Emacs has built-in support for computing cryptographic hashes. A cryptographic hash, or checksum, is a digital fingerprint of a piece of data (e.g., a block of text) which can be used to check that you have an unaltered copy of that data.
Emacs supports several common cryptographic hash algorithms: MD5,
SHA-1, SHA-2, SHA-224, SHA-256, SHA-384 and SHA-512. MD5 is the
oldest of these algorithms, and is commonly used in message
digests to check the integrity of messages transmitted over a
network. MD5 and SHA-1 are not collision resistant (i.e., it is
possible to deliberately design different pieces of data which have
the same MD5 or SHA-1 hash), so you should not use them for anything
security-related. For security-related applications you should use
the other hash types, such as SHA-2 (example:
This function returns a list of symbols representing algorithms that
secure-hash can use.
secure-hash algorithm object &optional start end binary ¶
This function returns a hash for object. The argument
algorithm is a symbol stating which hash to compute: one of
sha512. The argument object should be a buffer or a
The optional arguments start and end are character
positions specifying the portion of object to compute the
message digest for. If they are
nil or omitted, the hash is
computed for the whole of object.
If the argument binary is omitted or
nil, the function
returns the text form of the hash, as an ordinary Lisp string.
If binary is non-
nil, it returns the hash in binary
form, as a sequence of bytes stored in a unibyte string. The length
of the returned string depends on algorithm:
md5: 32 characters (32 bytes if binary is
sha1: 40 characters (40 bytes if binary is
sha224: 56 characters (56 bytes if binary is
sha256: 64 characters (64 bytes if binary is
sha384: 96 characters (96 bytes if binary is
sha512: 128 characters (128 bytes if binary is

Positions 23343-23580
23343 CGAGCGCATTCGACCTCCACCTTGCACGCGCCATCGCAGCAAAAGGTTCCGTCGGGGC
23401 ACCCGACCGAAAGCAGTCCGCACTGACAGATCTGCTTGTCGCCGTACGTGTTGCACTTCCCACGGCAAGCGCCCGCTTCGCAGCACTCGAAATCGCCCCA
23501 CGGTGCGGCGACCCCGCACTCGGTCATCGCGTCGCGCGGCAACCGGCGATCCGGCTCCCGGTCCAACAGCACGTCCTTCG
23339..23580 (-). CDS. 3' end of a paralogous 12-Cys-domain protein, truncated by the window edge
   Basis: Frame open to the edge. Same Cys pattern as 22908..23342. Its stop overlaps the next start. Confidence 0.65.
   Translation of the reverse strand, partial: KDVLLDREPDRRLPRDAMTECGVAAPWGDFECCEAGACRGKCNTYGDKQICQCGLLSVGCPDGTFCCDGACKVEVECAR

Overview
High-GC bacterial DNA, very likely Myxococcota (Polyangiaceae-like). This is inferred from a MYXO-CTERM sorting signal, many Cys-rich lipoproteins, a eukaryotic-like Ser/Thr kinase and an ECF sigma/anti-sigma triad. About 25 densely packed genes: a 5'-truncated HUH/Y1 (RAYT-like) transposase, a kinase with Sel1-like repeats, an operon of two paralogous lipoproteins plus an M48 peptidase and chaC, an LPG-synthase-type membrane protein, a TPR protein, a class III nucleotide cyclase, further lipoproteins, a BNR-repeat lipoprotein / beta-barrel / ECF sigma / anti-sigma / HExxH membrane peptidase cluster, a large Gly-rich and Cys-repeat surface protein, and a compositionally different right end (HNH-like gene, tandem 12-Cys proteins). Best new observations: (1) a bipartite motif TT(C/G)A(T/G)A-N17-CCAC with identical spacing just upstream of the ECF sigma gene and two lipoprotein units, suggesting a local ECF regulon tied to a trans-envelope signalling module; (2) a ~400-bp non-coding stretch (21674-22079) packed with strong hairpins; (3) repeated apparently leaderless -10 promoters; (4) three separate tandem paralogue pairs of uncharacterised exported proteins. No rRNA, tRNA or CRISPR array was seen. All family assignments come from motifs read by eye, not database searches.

This function does not compute the hash directly from the internal representation of object’s text (see Text Representations). Instead, it encodes the text using a coding system (see Coding Systems), and computes the hash from that encoded text. If object is a buffer, the coding system used is the one which would be chosen by default for writing the text of that buffer into a file. If object is a string, the user’s preferred coding system is used (see Recognize Coding in GNU Emacs Manual).
md5 object &optional start end coding-system noerror ¶
This function returns an MD5 hash. It is semi-obsolete, since for
most purposes it is equivalent to calling
md5 as the algorithm argument. The object,
start and end arguments have the same meanings as in
secure-hash. The function returns a 32-character string.
If coding-system is non-
nil, it specifies a coding system
to use to encode the text; if omitted or
nil, the default
coding system is used, like in
md5 signals an error if the text can’t be encoded
using the specified or chosen coding system. However, if
noerror is non-
nil, it silently uses
buffer-hash &optional buffer-or-name ¶
Return a hash of buffer-or-name. If
nil, this defaults
to the current buffer. As opposed to
function computes the hash based on the internal representation of the
buffer, disregarding any coding systems. It’s therefore only useful
when comparing two buffers running in the same Emacs, and is not
guaranteed to return the same hash between different Emacs versions.
It should be somewhat more efficient on larger buffers than
secure-hash is, and should not allocate more memory.
sha1 object &optional start end binary ¶
This function is equivalent to calling
secure-hash like this:
(secure-hash 'sha1 object start end binary)
It returns a 40-character string if binary is
nil, or a
40-byte unibyte string otherwise.